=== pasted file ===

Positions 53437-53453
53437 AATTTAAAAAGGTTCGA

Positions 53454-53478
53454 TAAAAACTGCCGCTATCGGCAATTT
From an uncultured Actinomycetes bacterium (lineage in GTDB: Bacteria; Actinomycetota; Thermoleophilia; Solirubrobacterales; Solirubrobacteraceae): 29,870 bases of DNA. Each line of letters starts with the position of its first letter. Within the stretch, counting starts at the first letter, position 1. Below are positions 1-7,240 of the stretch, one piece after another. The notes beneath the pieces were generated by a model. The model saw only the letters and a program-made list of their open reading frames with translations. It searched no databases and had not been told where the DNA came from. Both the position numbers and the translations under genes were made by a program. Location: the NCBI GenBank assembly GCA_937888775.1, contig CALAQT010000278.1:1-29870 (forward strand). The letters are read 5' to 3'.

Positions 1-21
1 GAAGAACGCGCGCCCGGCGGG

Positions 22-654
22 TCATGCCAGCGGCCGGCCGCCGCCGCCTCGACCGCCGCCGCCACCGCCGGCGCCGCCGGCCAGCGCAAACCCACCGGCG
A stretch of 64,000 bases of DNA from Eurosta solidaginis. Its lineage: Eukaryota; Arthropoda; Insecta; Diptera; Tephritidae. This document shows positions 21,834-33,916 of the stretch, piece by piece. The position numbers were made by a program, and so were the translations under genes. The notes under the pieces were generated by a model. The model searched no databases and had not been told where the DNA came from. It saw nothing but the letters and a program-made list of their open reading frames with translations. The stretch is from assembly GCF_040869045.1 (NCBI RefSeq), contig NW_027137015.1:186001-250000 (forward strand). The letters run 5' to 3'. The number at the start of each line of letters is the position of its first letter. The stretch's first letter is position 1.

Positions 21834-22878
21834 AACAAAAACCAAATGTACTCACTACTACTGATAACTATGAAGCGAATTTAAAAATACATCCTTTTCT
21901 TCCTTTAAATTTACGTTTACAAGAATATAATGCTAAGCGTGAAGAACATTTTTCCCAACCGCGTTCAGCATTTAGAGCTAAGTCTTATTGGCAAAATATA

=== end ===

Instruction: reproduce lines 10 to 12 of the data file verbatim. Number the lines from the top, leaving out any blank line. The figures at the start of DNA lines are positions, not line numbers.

A stretch of 64,000 bases of DNA from Eurosta solidaginis. Its lineage: Eukaryota; Arthropoda; Insecta; Diptera; Tephritidae. This document shows positions 21,834-33,916 of the stretch, piece by piece. The position numbers were made by a program, and so were the translations under genes. The notes under the pieces were generated by a model. The model searched no databases and had not been told where the DNA came from. It saw nothing but the letters and a program-made list of their open reading frames with translations. The stretch is from assembly GCF_040869045.1 (NCBI RefSeq), contig NW_027137015.1:186001-250000 (forward strand). The letters run 5' to 3'. The number at the start of each line of letters is the position of its first letter. The stretch's first letter is position 1.

Positions 21834-22878
21834 AACAAAAACCAAATGTACTCACTACTACTGATAACTATGAAGCGAATTTAAAAATACATCCTTTTCT